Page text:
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Amadan

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Inherent Vice
Thomas Pynchon, Ron McLarty
The Best Horror of the Year Volume Five
Ellen Datlow, Laird Barron, Conrad Williams, Ramsey Campbell
Locus Solus (Alma Classics)
Raymond Roussel
Blackout (Newsflesh Trilogy, #3)
Mira Grant, Paula Christensen, Michael Goldstrom
Channel Zero - Brian Wood, Becky Cloonan This was born as a self-publishing project while Brian Wood was still in art school, and it shows. Even more, it shows that it was very much of a work of the 90s. The heavy black ink sketchy style, people heavily tattooed with barcodes and "tribal" ink, in sk8r wear and gasmasks in a sort of hacker-grunge aesthetic will be familiar to anyone who was reading 2600 and Wired back in the early days of the Internet.

It's full of raw energy and a lot of anger which bleeds from the pages. I'm not familiar with Wood's other work, but for a beginning artist's first professional effort, I can see how he went on to become more well-known.

The story itself is fairly weak, not surprising since Wood's ambition was to be an artist, and as he says in the endnotes, he just didn't have a writer to collaborate with. Channel Zero is basically late-20th-century America through a dystopian lens. Set in New York City, it casts then-Mayor Rudy Giuliani by name as a dictator vowing to "clean up" the city by any means necessary, a movement that is echoed by the President nationwide.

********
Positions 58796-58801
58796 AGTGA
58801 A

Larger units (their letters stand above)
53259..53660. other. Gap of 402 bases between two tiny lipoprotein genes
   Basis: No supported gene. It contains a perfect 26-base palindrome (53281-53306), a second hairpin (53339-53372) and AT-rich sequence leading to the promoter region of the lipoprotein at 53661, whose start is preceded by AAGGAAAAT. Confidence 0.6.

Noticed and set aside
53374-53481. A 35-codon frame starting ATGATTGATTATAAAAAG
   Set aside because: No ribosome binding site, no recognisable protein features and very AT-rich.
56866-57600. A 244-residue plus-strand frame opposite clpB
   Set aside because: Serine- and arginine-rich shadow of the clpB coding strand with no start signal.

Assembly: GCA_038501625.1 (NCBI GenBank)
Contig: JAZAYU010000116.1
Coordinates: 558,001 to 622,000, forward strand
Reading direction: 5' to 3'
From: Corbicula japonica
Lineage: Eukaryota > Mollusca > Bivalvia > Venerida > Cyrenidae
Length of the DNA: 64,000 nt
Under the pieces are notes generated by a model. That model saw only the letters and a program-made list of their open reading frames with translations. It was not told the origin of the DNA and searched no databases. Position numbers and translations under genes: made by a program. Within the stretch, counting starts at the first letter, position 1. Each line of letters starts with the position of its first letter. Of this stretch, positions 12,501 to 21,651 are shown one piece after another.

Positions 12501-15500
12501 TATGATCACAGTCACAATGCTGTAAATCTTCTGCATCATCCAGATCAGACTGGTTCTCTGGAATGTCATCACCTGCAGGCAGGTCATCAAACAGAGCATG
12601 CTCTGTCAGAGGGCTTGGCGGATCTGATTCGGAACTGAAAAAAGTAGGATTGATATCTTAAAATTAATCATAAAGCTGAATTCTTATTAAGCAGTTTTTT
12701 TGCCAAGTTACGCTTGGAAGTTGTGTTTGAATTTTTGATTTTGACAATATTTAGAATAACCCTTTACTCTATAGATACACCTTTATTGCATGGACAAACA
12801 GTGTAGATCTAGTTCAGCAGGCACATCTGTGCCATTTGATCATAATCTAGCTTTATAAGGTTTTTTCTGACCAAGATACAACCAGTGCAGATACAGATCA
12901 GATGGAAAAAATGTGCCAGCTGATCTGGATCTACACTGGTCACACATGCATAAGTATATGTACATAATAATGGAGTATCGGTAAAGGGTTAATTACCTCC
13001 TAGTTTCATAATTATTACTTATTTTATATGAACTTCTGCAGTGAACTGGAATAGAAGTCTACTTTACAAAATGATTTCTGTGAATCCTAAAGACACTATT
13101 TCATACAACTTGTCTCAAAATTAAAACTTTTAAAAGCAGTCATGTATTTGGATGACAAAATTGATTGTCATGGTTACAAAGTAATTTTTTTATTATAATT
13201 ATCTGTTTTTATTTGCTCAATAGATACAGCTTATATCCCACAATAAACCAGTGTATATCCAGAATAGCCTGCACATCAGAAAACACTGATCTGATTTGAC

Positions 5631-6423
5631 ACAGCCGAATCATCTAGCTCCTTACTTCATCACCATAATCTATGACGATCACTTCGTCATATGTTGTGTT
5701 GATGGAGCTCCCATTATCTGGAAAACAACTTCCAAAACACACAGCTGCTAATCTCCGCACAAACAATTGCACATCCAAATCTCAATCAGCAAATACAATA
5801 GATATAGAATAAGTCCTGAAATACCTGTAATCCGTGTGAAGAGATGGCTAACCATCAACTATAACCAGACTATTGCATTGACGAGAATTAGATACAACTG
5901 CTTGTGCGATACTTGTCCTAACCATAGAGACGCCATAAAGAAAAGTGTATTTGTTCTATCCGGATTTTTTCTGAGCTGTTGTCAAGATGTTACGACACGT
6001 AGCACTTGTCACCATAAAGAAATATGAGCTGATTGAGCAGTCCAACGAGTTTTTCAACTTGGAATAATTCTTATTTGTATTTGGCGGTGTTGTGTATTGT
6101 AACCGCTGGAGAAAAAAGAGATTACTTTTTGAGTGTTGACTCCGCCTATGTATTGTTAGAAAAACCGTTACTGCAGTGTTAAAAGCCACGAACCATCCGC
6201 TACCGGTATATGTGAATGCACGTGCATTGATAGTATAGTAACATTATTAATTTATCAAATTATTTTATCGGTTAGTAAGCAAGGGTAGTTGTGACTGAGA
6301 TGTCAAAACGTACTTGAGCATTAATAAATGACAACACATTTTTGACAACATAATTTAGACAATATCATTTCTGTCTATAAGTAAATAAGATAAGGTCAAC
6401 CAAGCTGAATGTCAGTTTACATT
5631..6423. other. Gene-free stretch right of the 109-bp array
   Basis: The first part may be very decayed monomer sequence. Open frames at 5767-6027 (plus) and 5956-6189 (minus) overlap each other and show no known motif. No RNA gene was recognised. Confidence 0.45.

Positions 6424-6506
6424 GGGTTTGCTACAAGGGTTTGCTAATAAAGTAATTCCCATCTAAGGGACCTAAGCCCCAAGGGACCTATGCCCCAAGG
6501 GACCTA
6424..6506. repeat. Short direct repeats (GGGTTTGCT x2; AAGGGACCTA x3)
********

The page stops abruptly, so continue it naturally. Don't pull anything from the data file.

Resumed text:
Basically, take the real-world Giuliani's famous/infamous "quality of life" campaign and turn it into what his worst and most paranoid enemies characterized it as, then make that an Orwellian caricature. The "Clean Act" essentially outlaws dissent or social nonconformity, and NYC literally has "Cleaners" as an adjunct to the police department, going around summarily executing anyone found littering, vandalizing, tagging with graffiti, etc.

Into this world comes "Jennie 2.5.," a young hacker activist who breaks into the airwaves to broadcast subversive messages and wake-up calls.

There isn't much dialog or plot beyond the above; it's the sort of graphic novel where the art, particularly the heavy black and white style of it, tells the story. Entire pages without words or sound effects of demonstrators fighting against police in riot gear, helicopters blowing people away, etc. Jennie's words, and a later interview, are the sort of "Down with the Man!" revolutionary cant that sounds very deep and powerful to your average Berkeley freshman. (I can say that, because I was a Berkeley freshman.)

This collection includes a prequel story, "Jennie 1.0," in which Wood had another young student/artist, Becky Cloonan, illustrate the story of Jennie's radicalization. Surprise, she was an art student who suddenly woke up to how, like, the whole world is phony and oppressive and politics is bullshit, man, and the cops are pigs!

I am mocking the message a little, but I don't really disagree in principle with its ideals, though as with the Occupy movement, I can't help thinking the delivery is skewed too much to be useful.

Obviously it is a story that will resonate with people, especially after 9/11, an era which Channel Zero slightly preceded, but still could be said to have been affected by, particularly the one-shots and prequel published later.

But it's basically an art student's angry political screed in dystopian comic book form, before the art student went on to draw superheroes. Worth reading if you like the style, or would like a nostalgic flashback to 1997 and 3.5" floppy disks.